Dear Miss Manners: I have been having a discussion with my sister-in-law, who stated that it is not correct anymore to say thank you, either in writing or verbally, for receiving a gift, and I should not expect it. The gifts in question are given from us via my sister-in-law to her daughter and their family.
I say yes, she says no, and to stop expecting this simple courtesy. Please let me know.
Gentle Reader: When gratitude is no longer required in response to generosity, Miss Manners will be sure to let you know. But you might warn your sister-in-law and her family that this could happen only with the simultaneous death of generosity.
Rein it in
Dear Miss Manners: I have been seeing a gorgeous woman for about two weeks. I have arranged to have a single red rose in a bud vase and chocolates delivered to her for her birthday.
I know she will call or text me to say thank you. Without wanting to sound too clingy or silly, how should I acknowledge her thank you? We both agree to be patient and allow our relationship to grow. So???????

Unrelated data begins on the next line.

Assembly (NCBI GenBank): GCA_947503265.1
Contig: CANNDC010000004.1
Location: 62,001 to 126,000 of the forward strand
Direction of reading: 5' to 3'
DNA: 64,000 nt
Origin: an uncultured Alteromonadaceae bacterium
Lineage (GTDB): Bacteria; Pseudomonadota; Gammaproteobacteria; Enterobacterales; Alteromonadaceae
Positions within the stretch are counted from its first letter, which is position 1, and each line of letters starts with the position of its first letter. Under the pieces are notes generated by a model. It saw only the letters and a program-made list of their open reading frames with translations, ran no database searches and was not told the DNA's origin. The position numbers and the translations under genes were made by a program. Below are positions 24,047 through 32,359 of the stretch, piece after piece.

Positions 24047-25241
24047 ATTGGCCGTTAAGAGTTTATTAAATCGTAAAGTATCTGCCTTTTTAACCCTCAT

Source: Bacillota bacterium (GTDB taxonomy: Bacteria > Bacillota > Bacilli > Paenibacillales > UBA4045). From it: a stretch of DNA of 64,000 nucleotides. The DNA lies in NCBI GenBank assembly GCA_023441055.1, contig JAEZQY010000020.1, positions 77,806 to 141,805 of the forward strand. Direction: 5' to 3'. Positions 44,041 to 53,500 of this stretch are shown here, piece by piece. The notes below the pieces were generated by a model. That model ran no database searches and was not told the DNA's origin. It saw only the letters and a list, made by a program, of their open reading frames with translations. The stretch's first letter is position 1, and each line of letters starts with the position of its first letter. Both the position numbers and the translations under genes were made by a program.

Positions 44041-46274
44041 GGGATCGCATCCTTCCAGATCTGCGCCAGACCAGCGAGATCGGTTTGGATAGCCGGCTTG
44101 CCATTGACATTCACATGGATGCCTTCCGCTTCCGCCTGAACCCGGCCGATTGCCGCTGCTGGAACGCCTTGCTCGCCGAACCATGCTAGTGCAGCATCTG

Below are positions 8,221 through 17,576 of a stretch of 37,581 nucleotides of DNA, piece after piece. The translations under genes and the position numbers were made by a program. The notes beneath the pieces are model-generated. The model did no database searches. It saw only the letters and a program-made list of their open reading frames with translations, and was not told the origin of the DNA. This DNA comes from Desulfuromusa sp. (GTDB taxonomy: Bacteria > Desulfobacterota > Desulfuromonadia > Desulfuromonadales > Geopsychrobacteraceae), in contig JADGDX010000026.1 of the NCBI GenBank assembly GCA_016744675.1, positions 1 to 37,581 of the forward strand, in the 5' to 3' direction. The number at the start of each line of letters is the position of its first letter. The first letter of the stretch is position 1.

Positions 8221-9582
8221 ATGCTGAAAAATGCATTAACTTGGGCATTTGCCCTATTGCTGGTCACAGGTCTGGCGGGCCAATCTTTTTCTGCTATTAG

Gentle Reader: Thanks do not require acknowledgment by the giver.
Miss Manners realizes this is not what you want to hear, since you are hoping to be invited to share the chocolates, presumably before they melt. If you cannot rein in your emotions to this extent, she would settle for you reining in your punctuation.
Cyber invites come and go
Dear Miss Manners: In recent years, as people use the telephone increasingly less, I find that most of my plans with friends are made via email, text message and even social media wall posts.
I would not have a problem with this if these so-called friends actually kept our engagements. In this last week alone, I have found myself cyber- (and text-) stalking three friends to confirm plans we have made. And more often than not, these attempts are not responded to – even when the other person extended the invitation.
I find myself spending a lot of weekends alone when the Monday before I might have had two or three social plans. Is it me, is it my “friends” or is it the new tech- and self-obsessed American culture?
Gentle Reader: While the sanctity of an invitation proffered and accepted has been under attack for some time, the advent of the text and email invitation accelerated the process.
Miss Manners would like to believe that handwritten invitations would solve your problem, but you may need to change not only the method of delivery, but also the correspondents.